If you ask this question to your friends and family, you might get “It’s when you go to college to train to be a hairdresser” or “My neighbour does a bit of flower arranging at the community centre, is that Further Education?” And yes, those answers are right but Further Education (FE) is so much more.
In 2019 I talked to a Local Schools Network together with the Careers Enterprise Company (CEC) - we were promoting the importance of high-quality information, advice and guidance to school leavers.
A teacher said to me, “Well that’s all well and good but our local college doesn’t offer the courses our young people want.” It dawned on me that a lot of people just don’t know what FE is and what exciting education and training opportunities the sector has to offer.
This is completely understandable when you start to describe the huge diversity of provider types, including specialist colleges, independent training providers, local authority and community learning to name just a few that are available. And then add the vast array of different courses and qualifications these different providers offer; you can see the reasons why there isn’t universal understanding of what is meant by ‘FE’.
We then set about creating a guide to tackle this issue at the Education and Training Foundation (ETF). As the sector-led, workforce development body for the FE sector our role and focus is to commission and deliver professional learning and development for the sector’s teachers, leaders, trainers and assessors to improve education and training for learners aged 14 and over. We hadn’t previously produced any resources to help potential learners continue their education journey in our sector. But without learners there wouldn’t be the need for the workforce we support.
Our new guide, funded by the Department for Education and developed with Ofqual, was therefore created to increase knowledge and understanding of the different types of organisations, the range of courses available, together with an outline of the qualifications offered within the sector for:
FE could be described by where it sits in the education landscape. It’s the area that sits between and next to schools and universities that isn’t always thought of or seen initially. In its generally quiet (but increasingly not so) and understated (and sadly sometimes ignored) way, it is changing the lives of people from all parts of the community, young and old, in settled and newly arrived communities. The sector is there offering support so people can achieve their potential and feel good about themselves.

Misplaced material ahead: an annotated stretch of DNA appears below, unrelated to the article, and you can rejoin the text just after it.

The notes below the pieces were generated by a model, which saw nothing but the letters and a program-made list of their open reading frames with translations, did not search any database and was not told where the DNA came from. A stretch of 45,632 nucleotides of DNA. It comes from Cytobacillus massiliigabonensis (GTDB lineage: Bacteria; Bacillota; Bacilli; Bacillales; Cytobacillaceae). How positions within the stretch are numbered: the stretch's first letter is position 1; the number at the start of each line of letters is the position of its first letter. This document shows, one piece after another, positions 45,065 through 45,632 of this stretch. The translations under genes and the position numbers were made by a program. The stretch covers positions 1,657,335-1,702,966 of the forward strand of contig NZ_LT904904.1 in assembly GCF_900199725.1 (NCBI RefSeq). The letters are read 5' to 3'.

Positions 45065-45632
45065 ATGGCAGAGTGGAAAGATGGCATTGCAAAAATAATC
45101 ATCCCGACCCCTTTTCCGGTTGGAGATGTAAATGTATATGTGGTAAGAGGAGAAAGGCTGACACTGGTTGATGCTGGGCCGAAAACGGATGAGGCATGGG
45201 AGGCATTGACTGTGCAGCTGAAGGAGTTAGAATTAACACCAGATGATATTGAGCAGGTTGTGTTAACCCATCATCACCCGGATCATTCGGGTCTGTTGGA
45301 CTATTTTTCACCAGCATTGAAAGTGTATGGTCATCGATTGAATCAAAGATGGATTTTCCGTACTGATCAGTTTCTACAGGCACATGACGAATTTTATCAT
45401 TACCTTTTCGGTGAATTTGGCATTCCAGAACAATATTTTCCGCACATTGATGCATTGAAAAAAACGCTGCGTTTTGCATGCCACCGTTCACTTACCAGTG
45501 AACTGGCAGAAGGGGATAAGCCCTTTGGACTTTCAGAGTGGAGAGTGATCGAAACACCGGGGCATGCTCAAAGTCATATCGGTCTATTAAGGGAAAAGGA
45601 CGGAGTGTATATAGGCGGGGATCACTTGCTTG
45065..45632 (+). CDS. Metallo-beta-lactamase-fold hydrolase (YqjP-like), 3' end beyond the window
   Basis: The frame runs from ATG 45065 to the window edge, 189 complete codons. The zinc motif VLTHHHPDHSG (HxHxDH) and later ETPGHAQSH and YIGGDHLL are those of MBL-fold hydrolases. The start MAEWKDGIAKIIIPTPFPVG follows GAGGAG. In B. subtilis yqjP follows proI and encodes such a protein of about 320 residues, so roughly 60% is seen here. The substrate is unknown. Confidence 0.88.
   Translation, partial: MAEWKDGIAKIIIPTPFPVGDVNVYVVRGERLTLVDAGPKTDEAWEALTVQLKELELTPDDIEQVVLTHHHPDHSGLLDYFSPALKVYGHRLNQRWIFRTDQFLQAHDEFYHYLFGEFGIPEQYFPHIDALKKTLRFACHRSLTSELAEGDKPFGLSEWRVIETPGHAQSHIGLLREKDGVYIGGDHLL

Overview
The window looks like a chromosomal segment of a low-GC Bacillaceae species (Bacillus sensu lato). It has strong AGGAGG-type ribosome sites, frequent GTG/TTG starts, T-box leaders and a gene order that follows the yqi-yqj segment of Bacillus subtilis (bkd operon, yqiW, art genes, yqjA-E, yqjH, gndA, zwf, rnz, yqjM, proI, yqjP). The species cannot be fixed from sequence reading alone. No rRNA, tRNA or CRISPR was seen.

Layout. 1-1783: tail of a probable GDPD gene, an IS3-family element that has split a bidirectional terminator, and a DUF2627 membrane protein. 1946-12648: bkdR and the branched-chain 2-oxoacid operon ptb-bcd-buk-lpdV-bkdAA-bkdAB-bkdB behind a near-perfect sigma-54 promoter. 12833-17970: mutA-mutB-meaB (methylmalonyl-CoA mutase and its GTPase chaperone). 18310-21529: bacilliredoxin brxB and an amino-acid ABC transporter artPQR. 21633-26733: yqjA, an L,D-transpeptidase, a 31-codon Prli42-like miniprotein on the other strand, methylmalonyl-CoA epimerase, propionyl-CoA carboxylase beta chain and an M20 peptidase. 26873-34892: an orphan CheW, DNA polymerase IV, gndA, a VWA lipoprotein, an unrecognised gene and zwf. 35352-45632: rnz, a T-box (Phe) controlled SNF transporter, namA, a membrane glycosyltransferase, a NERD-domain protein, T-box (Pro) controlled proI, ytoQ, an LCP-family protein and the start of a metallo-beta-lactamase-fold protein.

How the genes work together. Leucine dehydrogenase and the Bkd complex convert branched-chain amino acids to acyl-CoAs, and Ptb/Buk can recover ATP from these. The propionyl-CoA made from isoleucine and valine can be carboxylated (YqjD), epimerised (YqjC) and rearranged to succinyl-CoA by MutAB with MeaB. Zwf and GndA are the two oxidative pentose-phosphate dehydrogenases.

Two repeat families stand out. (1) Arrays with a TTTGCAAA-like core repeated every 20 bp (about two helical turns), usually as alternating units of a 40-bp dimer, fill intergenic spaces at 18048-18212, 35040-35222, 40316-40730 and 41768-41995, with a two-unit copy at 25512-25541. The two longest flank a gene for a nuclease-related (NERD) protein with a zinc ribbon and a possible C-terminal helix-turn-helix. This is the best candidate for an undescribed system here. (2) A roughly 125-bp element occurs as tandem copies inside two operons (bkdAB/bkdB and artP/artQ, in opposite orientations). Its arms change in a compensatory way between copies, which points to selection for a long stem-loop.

You can go to university through the FE route. It can develop your skills so you can get that job you wanted. It can help you to develop educational and industrial knowledge whilst making friends at the same time and much more. Personally, in my 20s I studied my A levels in classes offered in our local primary schools – an idea from one of our FE colleges. The youngest person in the class was 18 and the oldest were a couple who were in their late 70s. We used to joke that we were encouraging the primary school kids to learn as when they saw us, they must have thought, “we don’t want to still be coming to school at their age!” However, we now understand that people carrying on learning throughout their lives is exactly what our nation’s workforce needs – lifelong learning is a reality.
Today, FE is even more important than it ever has been. With the technological revolution and the recognition of new national and worldwide challenges, for example climate change, new knowledge and skills for the future are required. We need to provide opportunities and harness the ideas from everyone in society.
The government has recognised the need to increase technical skills within our workforce and the introduction of T Levels in 2020 is one of many welcome initiatives to address this. And where are T Levels nearly all being offered? Why in the FE sector of course.
This change highlights just how difficult it is to define the FE system as it is subject to constant change. Across the months of writing our guide, there were at least two new qualifications introduced into the system, and change is likely to continue. However, our guide is an excellent starting point for those who want to understand what the FE system is. We’ve had excellent feedback from those working in the sector who themselves hadn’t appreciated how diverse it is.
We hope this guide helps you to make choices that take you and those you support to where they want to be. At the ETF we will continue to support the FE Sector and its workforce to make sure the outcomes of the learners that come into our sector continue to improve.
You can find the digital ‘So What is the FE Sector?’ guide on the ETF’s ‘about us’ webpage.
Gillian Harvey explains how a number of tips have helped her gain control in the classroom in her experience as a teacher.
A webinar recording with Pete Benyon, for anyone engaged with trying to understand what we mean by “behaviour” in education and curriculum.
In this session, two public service teachers from Waltham Forest College Group, Javedul Shahid and Emeka Egbuonu, chat with one of their students about choosing a career within the police and studying public services.